Iceland has a very famous music festival called Iceland Airwaves which happens every year in July.
- They have lots of sheep, lots of wool, and lots of lamb on menus. Lamb-lovers, take note.
- There is lots of black liquorice. It is incorporated into ice cream, chocolate, you name it.
-Ever wanted to try whale jerky? They have it in Iceland.

Shopping?

- Local shops along the downtown streets have beautiful souvenirs and very cool Icelandic clothing. You will have to pay for quality, but it is worth it.
- Handmade knit wool sweaters and extremely soft fur hats/headbands/scarves are definitely some of the most popular Icelandic items to bring home.
- If you are interested in purchasing cosmetics, I'd recommend doing so at the grocery stores as opposed to the pharmacies. Grocery stores have the same (low end) products but for much cheaper.  You won't find deals for high end makeup, cosmetics or clothing from popular american or European brands.
- The malls carry many european brands, one of them being Tiger, which is a Danish nicknack store. Imagine if Ikea and Dollarama had a baby. Welcome, Tiger. It's literally the best place on earth, IMO.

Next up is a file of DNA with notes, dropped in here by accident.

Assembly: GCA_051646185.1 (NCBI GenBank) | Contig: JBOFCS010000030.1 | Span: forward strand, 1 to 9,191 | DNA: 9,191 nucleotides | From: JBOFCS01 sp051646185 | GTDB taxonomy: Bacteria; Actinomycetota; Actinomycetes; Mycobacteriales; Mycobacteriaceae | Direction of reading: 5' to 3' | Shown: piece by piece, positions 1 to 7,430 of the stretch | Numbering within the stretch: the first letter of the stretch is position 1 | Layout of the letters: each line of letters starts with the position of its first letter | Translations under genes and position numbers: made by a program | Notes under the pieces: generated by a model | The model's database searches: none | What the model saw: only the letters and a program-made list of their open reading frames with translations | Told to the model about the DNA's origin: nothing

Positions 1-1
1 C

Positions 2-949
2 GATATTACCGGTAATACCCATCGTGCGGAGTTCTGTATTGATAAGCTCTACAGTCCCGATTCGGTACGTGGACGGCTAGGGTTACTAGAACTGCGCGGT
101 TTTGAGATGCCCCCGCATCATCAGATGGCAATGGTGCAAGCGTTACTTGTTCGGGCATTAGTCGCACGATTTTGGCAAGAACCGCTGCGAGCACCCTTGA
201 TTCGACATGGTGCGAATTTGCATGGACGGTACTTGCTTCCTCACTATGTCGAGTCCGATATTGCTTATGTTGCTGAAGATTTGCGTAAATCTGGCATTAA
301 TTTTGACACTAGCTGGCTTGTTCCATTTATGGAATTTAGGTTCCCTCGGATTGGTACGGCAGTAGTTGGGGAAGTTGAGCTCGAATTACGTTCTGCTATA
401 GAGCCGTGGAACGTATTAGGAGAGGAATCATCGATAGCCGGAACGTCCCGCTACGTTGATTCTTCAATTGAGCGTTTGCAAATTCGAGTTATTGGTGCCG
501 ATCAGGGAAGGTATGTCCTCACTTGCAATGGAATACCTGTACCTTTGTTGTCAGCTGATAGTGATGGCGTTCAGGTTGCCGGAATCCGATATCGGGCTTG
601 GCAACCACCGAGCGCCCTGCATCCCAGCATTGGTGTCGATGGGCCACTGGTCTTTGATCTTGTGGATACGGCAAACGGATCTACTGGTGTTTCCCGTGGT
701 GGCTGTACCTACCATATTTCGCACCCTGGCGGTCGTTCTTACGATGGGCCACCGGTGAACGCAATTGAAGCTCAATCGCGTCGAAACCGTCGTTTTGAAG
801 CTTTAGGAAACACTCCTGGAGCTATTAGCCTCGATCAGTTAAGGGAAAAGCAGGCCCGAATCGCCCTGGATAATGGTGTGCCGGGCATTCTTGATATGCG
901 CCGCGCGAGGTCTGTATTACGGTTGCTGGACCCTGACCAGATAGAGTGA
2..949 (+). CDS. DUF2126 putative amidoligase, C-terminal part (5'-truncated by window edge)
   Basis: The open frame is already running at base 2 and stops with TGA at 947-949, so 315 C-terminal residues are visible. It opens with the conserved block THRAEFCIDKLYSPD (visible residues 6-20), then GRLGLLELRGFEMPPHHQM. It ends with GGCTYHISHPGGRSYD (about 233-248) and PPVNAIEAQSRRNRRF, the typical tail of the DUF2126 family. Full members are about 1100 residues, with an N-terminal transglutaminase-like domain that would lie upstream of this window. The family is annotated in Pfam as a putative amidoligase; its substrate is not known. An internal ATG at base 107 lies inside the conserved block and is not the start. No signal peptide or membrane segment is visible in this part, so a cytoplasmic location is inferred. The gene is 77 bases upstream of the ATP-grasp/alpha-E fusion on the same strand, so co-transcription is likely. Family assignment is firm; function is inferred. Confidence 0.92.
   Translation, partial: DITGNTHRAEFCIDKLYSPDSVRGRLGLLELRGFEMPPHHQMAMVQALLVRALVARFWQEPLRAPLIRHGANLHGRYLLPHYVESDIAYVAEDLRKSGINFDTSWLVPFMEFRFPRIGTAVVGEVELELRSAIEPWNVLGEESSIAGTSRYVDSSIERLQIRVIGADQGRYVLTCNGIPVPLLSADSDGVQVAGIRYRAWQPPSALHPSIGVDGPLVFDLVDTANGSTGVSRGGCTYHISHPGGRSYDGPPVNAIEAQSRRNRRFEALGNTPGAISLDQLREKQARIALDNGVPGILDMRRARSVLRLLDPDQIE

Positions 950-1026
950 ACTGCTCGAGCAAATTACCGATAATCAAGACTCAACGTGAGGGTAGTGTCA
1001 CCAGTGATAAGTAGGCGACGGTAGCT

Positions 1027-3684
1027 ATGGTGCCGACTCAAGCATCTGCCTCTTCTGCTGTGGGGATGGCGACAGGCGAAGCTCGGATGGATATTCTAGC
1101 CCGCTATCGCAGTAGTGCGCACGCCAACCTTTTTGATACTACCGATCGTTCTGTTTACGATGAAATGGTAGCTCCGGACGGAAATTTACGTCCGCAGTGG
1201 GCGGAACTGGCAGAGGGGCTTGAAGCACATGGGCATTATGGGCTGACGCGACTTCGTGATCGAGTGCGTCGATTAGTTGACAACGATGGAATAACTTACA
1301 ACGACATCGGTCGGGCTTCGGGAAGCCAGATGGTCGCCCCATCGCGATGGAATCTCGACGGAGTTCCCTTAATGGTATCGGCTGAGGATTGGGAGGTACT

How to dress?

-Layers. Lightweight thermal wear is the best for the Icelandic winter. I have some amazing leggings from MEC which worked great.
-Snow pants and a down filled jacket with a hood are very helpful when it is windy and you are on a tree-less glacier, for example.
-Good quality boots- my Sorel's did the trick. they don't need to be very tall, just warm and sturdy.
- Bring warm gloves for glacier walks. If you are taking pictures, mittens will make life very difficult.
- Balaclavas are helpful, especially if it's windy.
- If you visit in the warmer months when your skin will be more exposed, don't forget sunscreen. During long excursions at pretty high altitudes, the sun can be very strong even if it doesn't feel like it.
- Finally, sunglasses! Ever looked at snow/ice in bright sunshine? It's very. very. bright.

If I were to go back, I'd love to try their snowmobiling, horseback riding and the Blue Lagoon geothermal spa.

I hope this post has encouraged you to visit the beautiful country of Iceland. Here is a wonderful site for some more tips on driving around Iceland, or tourism in general. (guidetoiceland.is) I can't wait to go back. 

xx